Image Processing Reference
hyperspectral thermal infrared capabilities offer additional prospects for urban
analysis; however, thermal infrared devices for narrow band sensors offer a critical
signal-to-noise ratio and a stable calibration appears difficult. For this chapter,
examples from field or laboratory measurements, sampled with an ASD FieldSpec
Pro II spectroradiometer (Hostert and Damm 2003 ), and a subset of HyMap data
acquired in July 2003 over Berlin, Germany, (DLR 2003 ) are given.
An adequate pre-processing of hyperspectral data is a
mandatory prerequisite to extract useful information
from hyperspectral data, regardless of working in urban
or other environments. However, the analysis of urban
properties must be regarded among the most demanding
applications in terms of hyperspectral image pre-processing.
This applies on one hand to the requirements for a pre-
cise co-registration with other raster or vector data sets
(van der Linden and Hostert 2009). On the other hand, the
spectral variability and complex illumination geometry ask for a precise definition
of radiometric correction processes. It is therefore not surprising that pre-processing
of hyperspectral data consists of a not to be underestimated series of processing
steps, in terms of complexity as well as in terms of the amount of effort and time.
From the end-user point of view, pre-processing of remote sensing data can be
divided into preliminary quality assessment, correction of bidirectional effects, geo-
metric correction, and radiometric correction. A screening for spatial, spectral or
radiometric errors should be performed to detect problematic regions of an image.
Usually, bands with particularly low signal-to-noise-ratio (SNR) are discarded. Such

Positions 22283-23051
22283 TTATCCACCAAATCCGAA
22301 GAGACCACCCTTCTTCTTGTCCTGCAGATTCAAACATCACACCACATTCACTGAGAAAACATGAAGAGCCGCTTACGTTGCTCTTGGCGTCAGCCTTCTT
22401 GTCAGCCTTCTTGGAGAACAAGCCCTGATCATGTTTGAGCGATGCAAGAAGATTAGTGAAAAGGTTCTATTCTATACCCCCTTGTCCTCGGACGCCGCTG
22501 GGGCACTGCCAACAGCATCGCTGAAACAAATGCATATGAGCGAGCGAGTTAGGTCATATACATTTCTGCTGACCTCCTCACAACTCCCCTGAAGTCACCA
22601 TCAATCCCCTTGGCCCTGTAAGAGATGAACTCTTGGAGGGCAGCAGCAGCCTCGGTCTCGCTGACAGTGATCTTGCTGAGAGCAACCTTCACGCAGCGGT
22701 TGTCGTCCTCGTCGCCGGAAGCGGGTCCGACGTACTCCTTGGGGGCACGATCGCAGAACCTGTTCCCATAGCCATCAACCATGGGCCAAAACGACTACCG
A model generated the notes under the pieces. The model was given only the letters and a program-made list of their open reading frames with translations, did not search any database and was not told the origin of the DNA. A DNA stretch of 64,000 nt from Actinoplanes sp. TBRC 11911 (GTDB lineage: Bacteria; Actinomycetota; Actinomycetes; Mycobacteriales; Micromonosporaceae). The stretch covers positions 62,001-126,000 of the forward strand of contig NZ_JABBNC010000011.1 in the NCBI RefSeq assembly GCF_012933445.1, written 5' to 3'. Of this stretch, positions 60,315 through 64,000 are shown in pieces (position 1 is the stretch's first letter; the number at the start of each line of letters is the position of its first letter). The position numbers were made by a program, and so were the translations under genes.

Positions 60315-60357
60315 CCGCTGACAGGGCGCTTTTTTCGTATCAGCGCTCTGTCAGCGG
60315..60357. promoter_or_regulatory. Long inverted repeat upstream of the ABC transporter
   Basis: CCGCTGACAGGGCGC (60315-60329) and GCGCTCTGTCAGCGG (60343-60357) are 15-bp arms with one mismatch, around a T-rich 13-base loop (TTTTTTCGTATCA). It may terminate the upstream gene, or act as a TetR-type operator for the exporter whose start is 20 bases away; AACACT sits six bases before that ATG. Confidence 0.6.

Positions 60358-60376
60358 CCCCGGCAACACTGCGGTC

a screening may also include further steps such as cloud and cloud shadow mapping
or the definition of areas with uncharacteristic directional reflectance behavior (e.g.
regions of specular reflectance in the case of water targets).
Most airborne scanners are characterized by a wide field-of-view (FOV) resulting
in different directional reflectance behavior of similar targets depending on sun-
surface-sensor geometry. As hyperspectral data are almost exclusively acquired
with airborne sensors today, correcting for wavelength dependent bidirectional
effects is obligatory for most analyses (Schiefer et al. 2006 ). This can be achieved
by calculating and individually applying a view angle dependent and band-wise
polynomial function in across-track direction, also referred to as “across-track illu-
mination correction”. Mean column-wise reflectance values are calculated for each
spectral band and differences interpreted as the scan-angle dependent variations in
reflectance. It is obvious that such a simplistic approach does not account for land
cover dependant differences in bidirectional behavior. As the urban environment is
spatially extremely heterogeneous, a pre-classification in dominating land cover
classes allows for a class-wise calculation and correction of directional properties.
require a dedicated
This is particularly
true in the case